As evidenced by yesterday’s article on Sharetribe, the “sharing economy” is going everywhere. One new startup now out of Copenhagen’s Startupbootcamp is Sharingear, sort of an AirBNB for touring equipment that should make it a lot easier for bands to hit the road and make some money.
It’s clear today that touring is much more important to bands these days thanks to the fact that no one is really buying music anymore, so touring light and lean rather than lugging around huge amps and gear can cut down costs. Founder Mircea Eftemie tells us, “I got really excited by the sharing economy and collaborative consumption, and thought to myself ‘why not create a place for every musician to make a little bit of money to share instruments?'”
Their platform is designed to transform the world of mouth manner of connections into a straightforward marketplace. So if you need anything from guitars or an amp, to a road crew, or even a touring bus, Sharingear plans on having it all categorized, rated, and ready to be rented out. Currently the platform is in a beta building up the marketplace in Copenhagen, expanding it then to Denmark and the rest of Scandinavia, before taking on the world.
Eftemie has plenty of experience with the needs for a touring band. He’s been a professional musician for 10 years as the guitarist and singer behind Mnemic, where he’s toured to five continents and warmed up for Metalica a few times, and has also opened up the orange stage as Roskilde, one of the biggest music festivals in Europe. There he’s seen the ins-and-outs of small venues and one of the larger stages you can play at.
As an outsider its hard to picture what the market of touring musicians is actually like, but it’s a fairly big economy to plug into. According to Sharingear’s numbers, there are 4.5 million concerts per year in the US and Europe alone. And on the supply side, there are 385 million households with at least one person that has an instrument. A good size town like Copenhagen has 3,000 shows per year while London counts a whopping 40,000 per year. That’s a lot of gear and people moving in and out of these cities.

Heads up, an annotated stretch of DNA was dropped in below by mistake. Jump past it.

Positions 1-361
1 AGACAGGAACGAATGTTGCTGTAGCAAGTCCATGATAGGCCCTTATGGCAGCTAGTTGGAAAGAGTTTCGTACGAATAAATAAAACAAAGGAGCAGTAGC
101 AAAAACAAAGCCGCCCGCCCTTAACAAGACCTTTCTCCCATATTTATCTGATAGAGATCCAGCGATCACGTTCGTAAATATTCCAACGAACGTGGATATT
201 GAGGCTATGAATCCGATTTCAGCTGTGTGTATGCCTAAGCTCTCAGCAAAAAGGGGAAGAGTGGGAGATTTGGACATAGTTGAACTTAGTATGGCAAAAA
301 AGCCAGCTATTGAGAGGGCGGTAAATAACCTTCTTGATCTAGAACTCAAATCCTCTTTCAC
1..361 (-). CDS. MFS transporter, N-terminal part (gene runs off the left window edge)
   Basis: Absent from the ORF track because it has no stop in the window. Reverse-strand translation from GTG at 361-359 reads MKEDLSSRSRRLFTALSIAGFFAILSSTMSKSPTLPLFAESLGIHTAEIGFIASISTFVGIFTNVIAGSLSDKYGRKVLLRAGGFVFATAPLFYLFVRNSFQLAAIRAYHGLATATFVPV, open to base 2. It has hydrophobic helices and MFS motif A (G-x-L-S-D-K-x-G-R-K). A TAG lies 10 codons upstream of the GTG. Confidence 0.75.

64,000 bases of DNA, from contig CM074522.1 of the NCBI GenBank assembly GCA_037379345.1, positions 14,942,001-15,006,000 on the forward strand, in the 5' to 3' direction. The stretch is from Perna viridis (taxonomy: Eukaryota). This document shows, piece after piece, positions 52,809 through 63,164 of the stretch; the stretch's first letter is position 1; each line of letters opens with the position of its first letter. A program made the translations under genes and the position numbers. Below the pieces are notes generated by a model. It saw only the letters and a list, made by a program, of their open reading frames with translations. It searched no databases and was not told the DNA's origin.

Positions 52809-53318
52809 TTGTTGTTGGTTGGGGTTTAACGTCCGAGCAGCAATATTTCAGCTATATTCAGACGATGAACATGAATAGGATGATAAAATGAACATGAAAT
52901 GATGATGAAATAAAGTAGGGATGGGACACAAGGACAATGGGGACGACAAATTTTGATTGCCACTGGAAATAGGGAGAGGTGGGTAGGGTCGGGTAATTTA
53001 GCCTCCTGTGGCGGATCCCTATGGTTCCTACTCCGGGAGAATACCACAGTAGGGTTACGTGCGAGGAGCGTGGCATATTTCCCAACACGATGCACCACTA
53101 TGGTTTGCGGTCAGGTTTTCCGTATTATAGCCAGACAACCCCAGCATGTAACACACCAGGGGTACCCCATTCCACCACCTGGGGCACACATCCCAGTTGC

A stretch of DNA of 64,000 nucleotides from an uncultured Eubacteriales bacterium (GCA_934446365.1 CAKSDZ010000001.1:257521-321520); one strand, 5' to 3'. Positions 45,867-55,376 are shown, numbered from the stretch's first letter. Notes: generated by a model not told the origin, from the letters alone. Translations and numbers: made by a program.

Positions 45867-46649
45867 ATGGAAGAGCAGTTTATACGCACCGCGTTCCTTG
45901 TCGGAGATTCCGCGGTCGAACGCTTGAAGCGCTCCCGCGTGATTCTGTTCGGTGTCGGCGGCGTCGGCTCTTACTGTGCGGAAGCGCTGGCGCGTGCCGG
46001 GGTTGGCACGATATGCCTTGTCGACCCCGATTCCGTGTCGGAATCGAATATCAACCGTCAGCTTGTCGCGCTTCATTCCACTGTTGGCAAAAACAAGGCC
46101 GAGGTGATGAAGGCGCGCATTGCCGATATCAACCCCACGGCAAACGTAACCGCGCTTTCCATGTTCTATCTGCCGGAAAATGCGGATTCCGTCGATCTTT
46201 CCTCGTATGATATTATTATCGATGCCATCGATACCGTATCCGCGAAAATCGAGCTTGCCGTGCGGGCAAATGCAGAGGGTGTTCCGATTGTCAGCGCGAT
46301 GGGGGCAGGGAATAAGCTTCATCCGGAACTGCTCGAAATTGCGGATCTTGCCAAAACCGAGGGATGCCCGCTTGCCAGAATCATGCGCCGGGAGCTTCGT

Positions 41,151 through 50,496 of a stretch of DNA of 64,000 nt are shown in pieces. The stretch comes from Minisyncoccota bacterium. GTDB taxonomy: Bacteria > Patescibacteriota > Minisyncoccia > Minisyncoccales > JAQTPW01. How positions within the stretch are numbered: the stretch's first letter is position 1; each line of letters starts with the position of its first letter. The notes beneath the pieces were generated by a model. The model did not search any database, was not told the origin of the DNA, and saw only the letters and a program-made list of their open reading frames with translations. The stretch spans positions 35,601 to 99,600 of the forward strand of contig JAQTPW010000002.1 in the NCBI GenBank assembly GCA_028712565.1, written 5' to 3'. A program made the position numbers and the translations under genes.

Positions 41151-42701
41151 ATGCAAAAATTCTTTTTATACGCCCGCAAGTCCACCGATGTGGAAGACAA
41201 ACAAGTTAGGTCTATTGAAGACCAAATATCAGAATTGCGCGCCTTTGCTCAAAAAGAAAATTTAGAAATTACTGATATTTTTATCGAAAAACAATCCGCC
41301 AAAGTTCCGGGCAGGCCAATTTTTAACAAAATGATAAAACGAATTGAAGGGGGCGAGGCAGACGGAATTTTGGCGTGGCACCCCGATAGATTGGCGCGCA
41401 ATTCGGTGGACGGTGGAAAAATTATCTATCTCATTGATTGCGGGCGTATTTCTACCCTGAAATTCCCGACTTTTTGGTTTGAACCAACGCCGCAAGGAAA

“There are two aspects to the market,” says Eftemie, “the 20% are bands like Metallica that will never use [Sharingear to rent an amp], but if they’re not actively touring then so many technicians will be out of a job. Our platform will connect technicians to jobs basically, and that goes for tour busses and so on. The other 80% of the market are non established to up-and-coming to semi established. They want to tour a lot more, and we lower production costs for these artists.”
On the supply side there are plenty of bands and amateur musicians that could use an extra buck by renting out their gear. Additionally Sharingear has partnered with Scandinavia’s largest backline company, which typically only works in a B2B by providing gear for bigger events like festivals.
Currently the company says they’re looking for the right investor that understands this market and can help them grow.